WASHINGTON, Feb. 20 /PRNewswire/ -- Commercial real estate market activity is expected to decline moderately with fewer business opportunities for commercial practitioners in the months ahead, according to a forward-looking index for the commercial real estate sectors published by the National Association of Realtors. The Commercial Leading Indicator for Brokerage Activity(1) slipped 0.4 percent to an index of 120.1 in the fourth quarter from a reading of 120.6 in the third quarter, but remains 0.1 above the fourth quarter of 2006 when it stood at 119.9. This is the second straight quarterly dip after reaching a record of 120.7 in the second quarter of 2007. The index showed nine consecutive quarterly gains prior to these declines; NAR's track of the index dates back to 1990. Lawrence Yun, NAR chief economist, said the latest index suggests reduced business opportunities for commercial real estate practitioners in the months ahead. "The decline in the index implies that commercial activity, as measured by net absorption and the completion of new commercial buildings, is likely to contract moderately over the next six to nine months, which is consistent with an expectation for slower overall economic expansion in upcoming quarters," Yun said. Rising unemployment insurance claims and falling durable goods shipments were the key factors in lowering the CLI, but a weaker rate of return on investment as measured by the NAREIT Price Index was also a factor. The only positive contributors to the index were growth in wholesale and retail trade, and rising personal income. "The latest data imply that investment in private nonresidential structures, which rose a solid 13.2 percent in 2007 according to a preliminary GDP estimate, could show only minimal growth or even decline in 2008," Yun said. "Realtor members who specialize in office and industrial properties indicate in a separate survey(2) that they anticipate a measurably lower level of business activity in the upcoming quarters." The Commercial Leading Indicator implies weakening activity for commercial leasing and building sales activity. "Commercial practitioners can anticipate a weaker, though positive, net absorption in the office and industrial sectors later in the year with fewer new commercial buildings reaching the market," Yun added. The commercial leading indicator is a tool to assess market behavior in the major commercial real estate sectors. The index incorporates 13 variables that reflect future commercial real estate activity, weighted appropriately to produce a single indicator of future market performance, and is designed to provide early signals of turning points between expansions and slowdowns in commercial real estate. The 13 series in the index are industrial production, the NAREIT (National Association of Real Estate Investment Trust) price index, NCREIF (National Council of Real Estate Investment Fiduciaries) total return, personal income minus transfer payments, jobs in financial activities, jobs in professional business service, jobs in temporary help, jobs in retail trade, jobs in wholesale trade, initial claims for unemployment insurance, manufacturers' durable goods shipment, wholesale merchant sales, and retail sales and food service. Nearly 140,000 NAR members offer commercial services, and 73,000 of those are currently members of the Realtors(R) Commercial Alliance, NAR's commercial division. The National Association of Realtors(R), "The Voice for Real Estate," is America's largest trade association, representing more than 1.3 million members involved in all aspects of the residential and commercial real estate industries. (1) NAR reviewed a wide variety of indicators, examined the relationships of indicators that demonstrated a historical impact on commercial real estate, and modeled a forward-looking index based on historic trends. Although individual indicators sometimes move in opposite directions, together they offer a better indication of future market activity. Quarterly data for 13 selected series were reviewed back through the first quarter of 1990. The modeling demonstrated a change in commercial brokerage activity that could be seen two quarters later as measured by net absorption in the industrial and office sectors, and the completion of new commercial buildings as measured by the value of building construction put-in-place of office, warehouse, retail and lodging structures. An index of 100 is defined as the level of commercial real estate market activity during the first quarter of 1990, the first period to be analyzed. (2) The SIOR Commercial Real Estate Index is a diffusion index based on a survey of approximately 600 members of the Society of Industrial and Office Realtors(R) conducted by NAR Research. For more information, contact Richard Hollander, SIOR, at 202/449-8200. The next commercial real estate market report and forecast is scheduled for release on March 12, and the next commercial leading indicator index will be released May 21. Information about NAR is available at www.realtor.org. This and other news releases are posted in the News Media section. Statistical data, tables and surveys also may be found by clicking on Research.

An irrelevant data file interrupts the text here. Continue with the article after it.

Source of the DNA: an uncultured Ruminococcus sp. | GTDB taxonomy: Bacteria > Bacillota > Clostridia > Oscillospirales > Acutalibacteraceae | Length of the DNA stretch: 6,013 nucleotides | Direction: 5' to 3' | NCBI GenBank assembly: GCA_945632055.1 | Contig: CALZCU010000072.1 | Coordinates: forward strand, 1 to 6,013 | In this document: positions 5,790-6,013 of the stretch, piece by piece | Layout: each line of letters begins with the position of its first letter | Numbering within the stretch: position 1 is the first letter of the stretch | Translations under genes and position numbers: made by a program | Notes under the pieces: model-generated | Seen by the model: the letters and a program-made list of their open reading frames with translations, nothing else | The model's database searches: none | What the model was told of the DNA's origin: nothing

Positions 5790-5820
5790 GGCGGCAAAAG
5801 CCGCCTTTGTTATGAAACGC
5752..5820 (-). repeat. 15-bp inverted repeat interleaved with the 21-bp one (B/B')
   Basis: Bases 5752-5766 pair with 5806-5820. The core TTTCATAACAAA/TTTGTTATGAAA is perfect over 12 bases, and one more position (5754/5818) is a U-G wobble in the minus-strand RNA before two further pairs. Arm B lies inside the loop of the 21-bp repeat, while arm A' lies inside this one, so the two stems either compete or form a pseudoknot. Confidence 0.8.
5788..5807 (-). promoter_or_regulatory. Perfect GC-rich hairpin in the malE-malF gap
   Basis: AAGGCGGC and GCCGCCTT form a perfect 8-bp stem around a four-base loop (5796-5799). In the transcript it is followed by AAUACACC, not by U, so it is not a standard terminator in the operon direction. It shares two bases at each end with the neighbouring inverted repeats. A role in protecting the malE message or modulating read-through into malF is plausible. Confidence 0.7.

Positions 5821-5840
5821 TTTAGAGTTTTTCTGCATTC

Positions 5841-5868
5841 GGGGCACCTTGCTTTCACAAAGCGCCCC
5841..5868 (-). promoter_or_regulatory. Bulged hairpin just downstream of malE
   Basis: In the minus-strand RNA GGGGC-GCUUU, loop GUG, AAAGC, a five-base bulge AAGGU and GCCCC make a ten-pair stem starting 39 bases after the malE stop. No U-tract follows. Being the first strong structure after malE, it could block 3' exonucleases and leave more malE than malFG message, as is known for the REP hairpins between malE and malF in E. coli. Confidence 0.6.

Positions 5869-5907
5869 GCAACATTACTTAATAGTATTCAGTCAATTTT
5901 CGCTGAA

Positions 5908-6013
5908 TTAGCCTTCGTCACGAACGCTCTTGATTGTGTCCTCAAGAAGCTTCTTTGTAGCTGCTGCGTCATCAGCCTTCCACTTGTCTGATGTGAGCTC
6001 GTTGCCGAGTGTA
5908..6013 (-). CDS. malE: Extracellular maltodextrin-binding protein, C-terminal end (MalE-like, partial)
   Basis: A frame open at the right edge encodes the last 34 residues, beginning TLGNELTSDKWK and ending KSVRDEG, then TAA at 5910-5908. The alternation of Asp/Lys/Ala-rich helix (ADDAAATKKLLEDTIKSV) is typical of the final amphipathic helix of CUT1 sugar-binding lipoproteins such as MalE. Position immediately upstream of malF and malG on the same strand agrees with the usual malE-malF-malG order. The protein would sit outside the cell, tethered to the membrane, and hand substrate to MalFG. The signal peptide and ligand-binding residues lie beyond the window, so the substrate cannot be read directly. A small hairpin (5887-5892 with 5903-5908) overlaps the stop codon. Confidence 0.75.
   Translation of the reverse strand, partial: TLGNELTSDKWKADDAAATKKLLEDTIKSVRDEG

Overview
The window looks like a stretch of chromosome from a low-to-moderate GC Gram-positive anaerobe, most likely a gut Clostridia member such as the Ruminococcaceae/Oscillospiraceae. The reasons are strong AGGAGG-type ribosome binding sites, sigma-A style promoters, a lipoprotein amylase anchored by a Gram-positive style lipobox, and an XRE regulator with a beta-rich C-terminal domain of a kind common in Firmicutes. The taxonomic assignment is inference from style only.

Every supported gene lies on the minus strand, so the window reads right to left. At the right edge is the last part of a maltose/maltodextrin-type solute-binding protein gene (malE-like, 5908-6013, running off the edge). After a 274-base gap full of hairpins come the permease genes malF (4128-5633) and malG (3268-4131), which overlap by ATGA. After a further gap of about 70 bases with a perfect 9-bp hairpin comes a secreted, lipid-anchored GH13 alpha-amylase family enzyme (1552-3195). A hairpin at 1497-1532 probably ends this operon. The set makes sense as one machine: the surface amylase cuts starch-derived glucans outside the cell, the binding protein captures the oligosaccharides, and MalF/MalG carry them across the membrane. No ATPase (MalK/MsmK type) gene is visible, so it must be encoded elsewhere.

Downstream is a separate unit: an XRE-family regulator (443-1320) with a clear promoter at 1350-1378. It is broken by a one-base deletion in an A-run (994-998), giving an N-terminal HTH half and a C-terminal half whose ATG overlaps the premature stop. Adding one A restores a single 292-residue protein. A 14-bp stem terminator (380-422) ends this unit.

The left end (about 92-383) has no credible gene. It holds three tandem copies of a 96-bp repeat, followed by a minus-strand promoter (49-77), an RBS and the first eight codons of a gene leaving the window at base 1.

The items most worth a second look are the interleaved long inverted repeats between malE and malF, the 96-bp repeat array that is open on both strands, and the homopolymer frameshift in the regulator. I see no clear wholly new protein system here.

SOURCE National Association of Realtors